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SPOTLIGHT
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Primary result will ripple outside district lines

Published on -8/5/2012, 5:33 PM

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On a map of the 24th Kansas Senate District, smack in the middle of Kansas, the intersection of interstates 70 and 135 forms a crosshairs.

In Tuesday's Republican primary, one of eight Senate races in which Gov. Sam Brownback has targeted a moderate incumbent from his own party by backing a more conservative alternative, voters will decide whether the balance of power in the Kansas Legislature shifts that much more in the governor's favor.

While just one race among many, the 24th District Republican primary is a likely bellwether for the moderate-conservative struggle.

If Brownback has his way Tuesday and enough conservatives win their general elections, the coalition of Democrats and moderate Republicans that has often thwarted Brownback's agenda in the Senate will be neutralized. If the Kansas House remains dominated by Republicans in Brownback's camp, the governor will control both chambers.

On the line in the 24th District, which includes Saline County and the northern half of Dickinson, is Sen. Pete Brungardt's 12-year tenure in the Senate. In this race, a rematch of the his 2008 primary, Brungardt's opponent is Rep. Tom Arpke, a standard bearer of Brownback's agenda.

Last time around, Brungardt won by just 208 votes. In response to Arpke's second run at his seat, Brungardt already has spent nearly $60,000, more than three times his 2008 primary outlay. According to his July reports, Arpke has spent less than $16,000, but his campaign likely has benefited from off-the-books support from the Kansas Chamber of Commerce and Americans for Prosperity, which have paid for ads and mailings in moderates' districts.

Brungardt has answered Brownback's endorsement of Arpke with endorsements by former U.S. Sen. Bob Dole and former Gov. Bill Graves. At a candidate forum Monday in Abilene, Brungardt sported an "I Like Ike" campaign button on his lapel, a nod to Abilene's native son and the traditional Republican legacy in Kansas.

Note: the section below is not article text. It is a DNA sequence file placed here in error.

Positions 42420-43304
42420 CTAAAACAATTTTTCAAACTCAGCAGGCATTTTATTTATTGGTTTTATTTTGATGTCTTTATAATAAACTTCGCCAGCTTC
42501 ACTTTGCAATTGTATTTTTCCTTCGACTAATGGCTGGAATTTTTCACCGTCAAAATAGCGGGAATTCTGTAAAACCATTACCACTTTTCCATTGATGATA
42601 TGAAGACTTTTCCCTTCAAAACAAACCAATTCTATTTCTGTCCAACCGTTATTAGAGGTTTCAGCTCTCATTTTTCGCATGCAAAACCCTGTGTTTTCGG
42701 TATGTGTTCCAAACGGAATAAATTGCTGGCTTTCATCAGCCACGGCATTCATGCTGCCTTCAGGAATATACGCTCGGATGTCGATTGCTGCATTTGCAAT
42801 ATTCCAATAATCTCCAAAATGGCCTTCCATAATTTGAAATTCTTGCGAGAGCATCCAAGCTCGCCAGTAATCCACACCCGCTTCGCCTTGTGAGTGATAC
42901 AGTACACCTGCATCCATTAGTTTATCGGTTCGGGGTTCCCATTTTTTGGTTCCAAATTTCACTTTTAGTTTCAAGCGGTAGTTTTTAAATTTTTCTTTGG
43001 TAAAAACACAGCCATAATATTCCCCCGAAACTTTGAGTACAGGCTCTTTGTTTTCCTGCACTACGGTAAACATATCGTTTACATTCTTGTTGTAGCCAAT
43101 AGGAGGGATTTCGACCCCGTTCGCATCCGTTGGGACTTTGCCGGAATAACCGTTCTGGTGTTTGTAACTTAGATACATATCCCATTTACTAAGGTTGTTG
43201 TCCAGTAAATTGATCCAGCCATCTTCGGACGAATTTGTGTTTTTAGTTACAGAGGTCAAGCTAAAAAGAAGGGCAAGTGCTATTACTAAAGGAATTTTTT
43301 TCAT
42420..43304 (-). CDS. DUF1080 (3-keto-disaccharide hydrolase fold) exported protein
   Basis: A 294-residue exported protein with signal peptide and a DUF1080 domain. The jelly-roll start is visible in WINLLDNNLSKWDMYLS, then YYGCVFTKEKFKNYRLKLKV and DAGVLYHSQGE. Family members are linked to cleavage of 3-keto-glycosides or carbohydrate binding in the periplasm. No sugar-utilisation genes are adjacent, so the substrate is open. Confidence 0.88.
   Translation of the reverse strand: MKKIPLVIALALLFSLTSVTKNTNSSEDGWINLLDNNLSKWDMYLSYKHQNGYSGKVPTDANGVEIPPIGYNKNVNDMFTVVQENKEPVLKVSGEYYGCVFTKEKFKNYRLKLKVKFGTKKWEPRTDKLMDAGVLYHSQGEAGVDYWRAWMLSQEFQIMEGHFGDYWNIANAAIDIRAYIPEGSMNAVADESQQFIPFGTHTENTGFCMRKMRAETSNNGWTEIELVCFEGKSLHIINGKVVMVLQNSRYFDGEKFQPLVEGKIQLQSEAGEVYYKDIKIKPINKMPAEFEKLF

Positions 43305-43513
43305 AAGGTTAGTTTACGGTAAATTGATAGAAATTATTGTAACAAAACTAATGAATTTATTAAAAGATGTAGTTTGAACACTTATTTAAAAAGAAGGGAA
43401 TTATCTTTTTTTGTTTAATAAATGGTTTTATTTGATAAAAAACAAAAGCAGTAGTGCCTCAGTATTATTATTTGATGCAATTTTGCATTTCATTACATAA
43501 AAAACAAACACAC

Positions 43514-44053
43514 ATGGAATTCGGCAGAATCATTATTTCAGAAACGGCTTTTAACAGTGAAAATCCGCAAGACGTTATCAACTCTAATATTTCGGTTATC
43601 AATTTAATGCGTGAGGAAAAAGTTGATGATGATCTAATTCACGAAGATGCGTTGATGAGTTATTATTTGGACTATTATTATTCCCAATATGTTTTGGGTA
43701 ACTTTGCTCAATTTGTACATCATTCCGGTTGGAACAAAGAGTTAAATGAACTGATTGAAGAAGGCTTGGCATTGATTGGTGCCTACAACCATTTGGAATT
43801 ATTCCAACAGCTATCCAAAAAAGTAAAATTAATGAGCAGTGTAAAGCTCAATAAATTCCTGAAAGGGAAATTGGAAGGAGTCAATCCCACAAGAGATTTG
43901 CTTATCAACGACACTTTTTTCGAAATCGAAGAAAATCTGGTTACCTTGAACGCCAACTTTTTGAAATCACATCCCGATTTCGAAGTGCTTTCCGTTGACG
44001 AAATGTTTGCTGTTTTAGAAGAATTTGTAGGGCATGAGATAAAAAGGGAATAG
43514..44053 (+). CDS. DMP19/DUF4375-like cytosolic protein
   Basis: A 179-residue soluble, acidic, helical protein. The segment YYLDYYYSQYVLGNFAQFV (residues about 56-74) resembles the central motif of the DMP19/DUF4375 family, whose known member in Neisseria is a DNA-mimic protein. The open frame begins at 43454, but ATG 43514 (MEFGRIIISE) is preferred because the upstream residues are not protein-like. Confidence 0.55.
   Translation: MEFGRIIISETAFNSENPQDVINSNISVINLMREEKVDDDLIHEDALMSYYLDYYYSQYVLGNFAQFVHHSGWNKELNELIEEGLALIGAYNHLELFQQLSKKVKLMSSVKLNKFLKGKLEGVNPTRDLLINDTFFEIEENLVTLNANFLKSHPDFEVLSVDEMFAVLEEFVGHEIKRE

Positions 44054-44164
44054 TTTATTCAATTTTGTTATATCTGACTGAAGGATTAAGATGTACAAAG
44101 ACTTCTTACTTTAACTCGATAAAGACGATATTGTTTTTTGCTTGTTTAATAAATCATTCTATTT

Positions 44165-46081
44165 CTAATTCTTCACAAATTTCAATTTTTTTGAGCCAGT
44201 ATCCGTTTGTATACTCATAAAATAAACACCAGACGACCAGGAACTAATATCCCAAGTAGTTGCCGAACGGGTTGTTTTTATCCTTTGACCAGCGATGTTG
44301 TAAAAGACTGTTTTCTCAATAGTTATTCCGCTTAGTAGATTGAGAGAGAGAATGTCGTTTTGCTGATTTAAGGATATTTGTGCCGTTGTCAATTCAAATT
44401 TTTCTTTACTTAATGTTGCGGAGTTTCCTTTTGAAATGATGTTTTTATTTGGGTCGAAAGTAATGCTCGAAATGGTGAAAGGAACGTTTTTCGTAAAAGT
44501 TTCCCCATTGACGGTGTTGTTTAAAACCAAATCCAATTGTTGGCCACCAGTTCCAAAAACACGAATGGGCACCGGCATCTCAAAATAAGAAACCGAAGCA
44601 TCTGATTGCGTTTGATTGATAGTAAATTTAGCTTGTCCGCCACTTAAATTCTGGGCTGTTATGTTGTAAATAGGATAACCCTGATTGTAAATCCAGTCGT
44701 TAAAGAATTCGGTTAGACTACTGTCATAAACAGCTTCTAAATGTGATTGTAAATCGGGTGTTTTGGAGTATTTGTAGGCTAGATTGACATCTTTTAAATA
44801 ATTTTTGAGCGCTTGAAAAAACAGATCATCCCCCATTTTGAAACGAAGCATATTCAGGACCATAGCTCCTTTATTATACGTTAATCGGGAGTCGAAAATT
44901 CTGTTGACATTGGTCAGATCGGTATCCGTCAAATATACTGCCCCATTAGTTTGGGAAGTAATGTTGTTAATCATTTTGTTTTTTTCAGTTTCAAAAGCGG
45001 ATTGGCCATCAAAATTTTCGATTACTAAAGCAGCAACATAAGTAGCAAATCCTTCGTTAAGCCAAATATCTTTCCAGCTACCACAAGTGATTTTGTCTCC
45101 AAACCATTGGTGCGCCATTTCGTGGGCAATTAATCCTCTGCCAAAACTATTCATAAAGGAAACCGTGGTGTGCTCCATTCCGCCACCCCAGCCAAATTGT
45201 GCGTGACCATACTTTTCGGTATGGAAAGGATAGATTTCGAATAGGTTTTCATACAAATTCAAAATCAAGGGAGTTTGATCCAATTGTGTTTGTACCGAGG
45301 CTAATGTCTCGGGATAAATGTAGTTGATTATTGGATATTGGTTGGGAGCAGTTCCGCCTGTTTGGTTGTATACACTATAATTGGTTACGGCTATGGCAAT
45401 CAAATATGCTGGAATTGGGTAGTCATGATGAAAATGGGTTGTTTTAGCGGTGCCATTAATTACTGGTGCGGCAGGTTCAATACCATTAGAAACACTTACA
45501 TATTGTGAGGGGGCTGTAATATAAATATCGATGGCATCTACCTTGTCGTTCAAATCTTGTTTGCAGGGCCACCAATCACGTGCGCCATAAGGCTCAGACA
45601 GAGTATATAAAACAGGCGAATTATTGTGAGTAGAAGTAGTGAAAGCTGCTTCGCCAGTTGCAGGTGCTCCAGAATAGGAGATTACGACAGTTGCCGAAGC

Meanwhile, Arpke, whose 2008 loss in Abilene tipped that election, is winning the yard-sign war on Buckeye, the town's main drag, by 2 to 1.

Some voters at the Abilene forum and another the following night in Salina worried that Brownback's deep income tax cuts would force local governments to pay for services now funded by the state and trigger an increase in property taxes. Some, including at least 15 employees of Salina's USD 305, feared the impact on schools.

Others wanted more tax cuts and smaller government. The audiences also included supporters and opponents of abortion and the Affordable Care Act.

Clearly, voters in the heart of Kansas are no monolith.

Given this diversity of opinion, it's impossible to predict how the Brownback agenda will fare Tuesday. Which faction energizes its base to turn out will matter, and unaffiliated voters may request a Republican ballot at the polls.

At the Abilene forum, Arpke, who declined to be interviewed, recited the Kansas Republican Party platform, whose issues range from smaller government to pro-life to states' rights. Among his talking points is a declaration of support for Brownback's tax cuts, which he describes as a pay raise for Kansas families.

Brungardt, on the other hand, emphasizes an independent disposition. A Catholic, Brungardt believes politicians waste time debating abortion because it's settled law. He also opposes the death penalty because it costs more than a life sentence without possibility of parole.

"I'm proud to be one of those called out because I represent you, the voters in my district, and not necessarily the views of Gov. Brownback," he told the Abilene crowd.

Brungardt was optimistic last week and said a poll five weeks before the primary gave him a double-digit lead and found that 84 percent of respondents had already made up their minds. But the typically low turnout in primaries -- 18 percent in his district in 2008 -- is a wild card.

This Senate primary, like all those in which moderates are on the defensive, will have ramifications far beyond the 24th. And you can be sure the governor will be among those watching the returns come in.

Gwyn Mellinger is professor and chairwoman of the Department of Mass Media at Baker University, Baldwin City.

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